A couple of days later, the Al Ahli Arab Hospital in the middle of Gaza was struck by an air raid, leaving at least 500 people dead, the Gaza Health Ministry reported. The hospital served as a shelter for thousands of residents who fled their homes in northern Gaza. Palestinian Authority President Mahmoud Abbas has declared three days of mourning following the attack.
A senior U.S. official told ABC News that they "just don't know where the rocket came from." "There was a strong explosion and the ceiling fell on the operating room," Dr. Ghassan Abu Sittah from Doctors Without Borders said. "This is a massacre."
The Israel Defense Forces (IDF) denied attacking the medical institution and claimed that a failed launch by the Palestinian Islamic Jihad Movement caused the blast. "From the analysis of the operational systems of the IDF, an enemy rocket barrage was carried out towards Israel, which passed in the vicinity of the hospital, when it was hit," IDF said.
The World Health Organization condemned the attack and called for "the immediate active protection of civilians and health care" workers. This hospital "was one of 20 in the north of the Gaza Strip facing evacuation orders from the Israeli military," the WHO said in a statement. "The order for evacuation has been impossible to carry out given the current insecurity, critical condition of many patients and lack of ambulances, staff, health system bed capacity and alternative shelter for those displaced."
Meanwhile, food, water, fuel and medicines are running dangerously low after Israel imposed blockades on the Palestinian territory. Egypt reportedly agreed to re-open the Rafah border crossing for eight hours and a ceasefire was said to be agreed upon by Egypt, Israel and the U.S. to coincide with the opening of the border crossing, Egyptian security sources said on Monday. However, the borders still have not been opened as of this writing. Egypt's Foreign Minister Sameh Shoukry told BBC that from Egypt's perspective, "the Rafah crossing on our side is officially open," but he blamed "aerial bombardments" for making the crossing "inaccessible" and unsafe for aid trucks to cross into Gaza. Thousands of Palestinians are waiting on the Gaza side of the border, while hundreds of vehicles carrying desperately needed aid are parked up on the Egyptian side. Many more aid convoys are also heading towards the border.
The restrictions have mostly been about security concerns in North Sinai where the Egyptian authorities have long been involved in a deadly conflict with jihadists linked to Al Qaeda. But Egypt's apparent reluctance to open the crossing without clear conditions and guarantees may be more about trying to avoid a mass exodus of Palestinians from Gaza.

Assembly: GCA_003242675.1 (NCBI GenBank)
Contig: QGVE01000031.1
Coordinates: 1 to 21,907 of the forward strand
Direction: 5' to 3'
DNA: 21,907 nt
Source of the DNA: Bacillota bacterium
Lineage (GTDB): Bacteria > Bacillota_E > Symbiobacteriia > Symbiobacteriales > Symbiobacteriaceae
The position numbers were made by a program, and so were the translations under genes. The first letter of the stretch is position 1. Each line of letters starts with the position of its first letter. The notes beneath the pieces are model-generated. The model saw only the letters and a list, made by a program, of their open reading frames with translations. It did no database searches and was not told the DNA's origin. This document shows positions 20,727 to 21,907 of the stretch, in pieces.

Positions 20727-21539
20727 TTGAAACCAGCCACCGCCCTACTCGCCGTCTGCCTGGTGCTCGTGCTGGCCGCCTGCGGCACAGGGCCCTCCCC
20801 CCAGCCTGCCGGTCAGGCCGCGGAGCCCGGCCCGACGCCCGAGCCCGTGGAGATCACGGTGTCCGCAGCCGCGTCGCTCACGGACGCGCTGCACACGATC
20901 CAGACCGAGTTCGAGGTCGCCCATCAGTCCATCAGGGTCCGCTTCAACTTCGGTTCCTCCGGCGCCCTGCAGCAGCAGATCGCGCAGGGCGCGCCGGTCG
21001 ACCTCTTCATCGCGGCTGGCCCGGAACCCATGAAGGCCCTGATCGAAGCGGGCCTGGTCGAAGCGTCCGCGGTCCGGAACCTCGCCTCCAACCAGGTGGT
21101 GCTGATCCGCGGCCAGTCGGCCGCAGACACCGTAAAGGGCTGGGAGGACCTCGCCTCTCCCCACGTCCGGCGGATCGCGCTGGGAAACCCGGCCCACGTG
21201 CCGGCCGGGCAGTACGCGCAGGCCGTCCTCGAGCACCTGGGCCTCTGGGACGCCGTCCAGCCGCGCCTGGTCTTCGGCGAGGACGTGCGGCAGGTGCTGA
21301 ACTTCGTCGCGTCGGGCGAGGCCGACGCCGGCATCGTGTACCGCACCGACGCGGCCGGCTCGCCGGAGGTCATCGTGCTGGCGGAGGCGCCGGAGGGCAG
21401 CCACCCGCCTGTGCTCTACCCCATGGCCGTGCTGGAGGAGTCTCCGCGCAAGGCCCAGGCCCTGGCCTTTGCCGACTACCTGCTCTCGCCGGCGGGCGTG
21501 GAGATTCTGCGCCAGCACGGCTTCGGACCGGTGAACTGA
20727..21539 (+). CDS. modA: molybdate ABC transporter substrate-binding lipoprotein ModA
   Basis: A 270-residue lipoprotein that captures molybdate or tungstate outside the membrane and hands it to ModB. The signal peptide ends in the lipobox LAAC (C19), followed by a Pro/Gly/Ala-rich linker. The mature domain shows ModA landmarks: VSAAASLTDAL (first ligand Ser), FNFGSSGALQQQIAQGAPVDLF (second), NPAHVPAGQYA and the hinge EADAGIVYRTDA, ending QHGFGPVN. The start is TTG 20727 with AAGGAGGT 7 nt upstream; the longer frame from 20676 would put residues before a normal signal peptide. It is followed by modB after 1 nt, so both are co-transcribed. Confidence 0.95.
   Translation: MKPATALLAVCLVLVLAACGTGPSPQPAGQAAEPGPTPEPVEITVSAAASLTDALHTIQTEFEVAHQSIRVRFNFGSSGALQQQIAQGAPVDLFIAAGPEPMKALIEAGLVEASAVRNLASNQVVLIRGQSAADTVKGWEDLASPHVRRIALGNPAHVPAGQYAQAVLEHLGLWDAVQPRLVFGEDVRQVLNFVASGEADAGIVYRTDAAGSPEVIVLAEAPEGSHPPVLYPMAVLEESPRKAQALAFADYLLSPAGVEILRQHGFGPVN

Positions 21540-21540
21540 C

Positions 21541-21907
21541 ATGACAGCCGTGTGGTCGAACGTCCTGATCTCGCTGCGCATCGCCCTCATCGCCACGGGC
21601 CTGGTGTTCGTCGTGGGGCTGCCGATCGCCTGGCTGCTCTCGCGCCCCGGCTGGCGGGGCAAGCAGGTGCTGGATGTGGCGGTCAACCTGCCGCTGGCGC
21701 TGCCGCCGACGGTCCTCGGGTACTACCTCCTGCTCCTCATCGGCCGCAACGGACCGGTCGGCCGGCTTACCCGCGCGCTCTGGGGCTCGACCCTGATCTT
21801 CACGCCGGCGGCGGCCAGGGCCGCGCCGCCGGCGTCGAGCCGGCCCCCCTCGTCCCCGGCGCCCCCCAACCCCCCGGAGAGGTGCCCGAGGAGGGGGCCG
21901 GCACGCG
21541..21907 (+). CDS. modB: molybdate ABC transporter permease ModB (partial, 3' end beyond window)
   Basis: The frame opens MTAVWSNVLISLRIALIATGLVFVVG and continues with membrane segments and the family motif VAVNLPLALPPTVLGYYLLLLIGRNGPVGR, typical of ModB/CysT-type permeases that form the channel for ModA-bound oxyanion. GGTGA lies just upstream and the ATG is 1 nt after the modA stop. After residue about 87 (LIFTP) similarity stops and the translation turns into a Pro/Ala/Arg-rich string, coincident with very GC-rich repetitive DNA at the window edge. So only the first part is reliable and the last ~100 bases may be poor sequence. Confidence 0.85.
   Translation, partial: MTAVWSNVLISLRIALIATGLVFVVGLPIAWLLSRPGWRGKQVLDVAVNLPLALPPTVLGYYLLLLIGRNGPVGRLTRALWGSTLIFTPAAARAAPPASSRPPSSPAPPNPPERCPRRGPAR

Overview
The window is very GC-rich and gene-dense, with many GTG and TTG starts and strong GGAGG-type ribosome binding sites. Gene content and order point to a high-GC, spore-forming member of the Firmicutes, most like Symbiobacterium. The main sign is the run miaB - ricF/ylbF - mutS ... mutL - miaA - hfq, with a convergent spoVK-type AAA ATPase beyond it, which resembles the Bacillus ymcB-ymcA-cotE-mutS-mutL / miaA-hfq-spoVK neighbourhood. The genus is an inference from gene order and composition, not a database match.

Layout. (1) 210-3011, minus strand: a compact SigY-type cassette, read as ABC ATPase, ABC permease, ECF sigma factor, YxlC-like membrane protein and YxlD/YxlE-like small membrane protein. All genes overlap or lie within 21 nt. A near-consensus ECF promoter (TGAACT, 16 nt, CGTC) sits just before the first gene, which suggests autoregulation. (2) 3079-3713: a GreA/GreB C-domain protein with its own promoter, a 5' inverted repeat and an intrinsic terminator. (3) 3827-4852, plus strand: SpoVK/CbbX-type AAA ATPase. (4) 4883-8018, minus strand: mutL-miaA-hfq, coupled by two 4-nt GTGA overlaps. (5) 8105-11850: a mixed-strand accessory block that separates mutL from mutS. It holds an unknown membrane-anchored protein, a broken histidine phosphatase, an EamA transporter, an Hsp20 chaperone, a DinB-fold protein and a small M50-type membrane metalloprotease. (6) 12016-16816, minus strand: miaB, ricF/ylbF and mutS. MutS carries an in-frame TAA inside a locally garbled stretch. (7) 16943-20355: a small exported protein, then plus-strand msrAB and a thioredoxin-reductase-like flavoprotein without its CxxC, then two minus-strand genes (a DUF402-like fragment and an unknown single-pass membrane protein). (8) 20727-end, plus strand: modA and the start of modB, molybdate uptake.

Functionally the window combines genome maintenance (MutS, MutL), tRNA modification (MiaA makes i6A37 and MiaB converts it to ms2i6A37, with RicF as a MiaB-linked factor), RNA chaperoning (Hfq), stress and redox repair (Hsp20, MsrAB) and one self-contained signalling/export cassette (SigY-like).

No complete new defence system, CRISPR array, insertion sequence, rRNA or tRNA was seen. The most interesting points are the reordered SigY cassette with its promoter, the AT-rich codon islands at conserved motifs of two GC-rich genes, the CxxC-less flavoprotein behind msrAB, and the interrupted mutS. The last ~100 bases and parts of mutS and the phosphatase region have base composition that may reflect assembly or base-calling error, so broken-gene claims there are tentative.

On Tuesday afternoon, an Israeli air strike in the Bureij refugee camp killed senior Hamas armed commander Ayman Nofal of Central Gaza Brigade in Gaza. He was also a member of the organization's General Military Council. The IDF said the airstrike was carried out following intelligence efforts by the Shin Bet security agency and Military Intelligence Directorate. Nofal, as part of his role, carried out "numerous attacks against Israel and security forces" and was "one of the most dominant senior officials in the organization, close to Muhammad Deif," Hamas's military leader, IDF further revealed. It also noted that Nofal was previously involved in the production and development of weapons and had been involved in the kidnapping of IDF soldier Gilat Shalit in 2006. (Related: Israelis prepare ground invasion as Palestinians scramble to evacuate while IDF bombs continue to fall.)
Meanwhile, reports from Gaza indicated that 14 people had been killed in a strike on a home belonging to the family of Hamas leader Ismail Haniyeh, including his brother and nephew. Haniyeh lives in Qatar.
Israeli forces in recent days have assassinated several Hamas commanders, including a number of individuals who led attacks inside Israel on October 7, when thousands of terrorists burst through the border and ravaged Israeli southern communities. The onslaught left 1,300 dead, most of them civilians. The terror group also abducted at least 200 people.
Terrorism.news has more stories related to the recent bloodbath in the Middle East.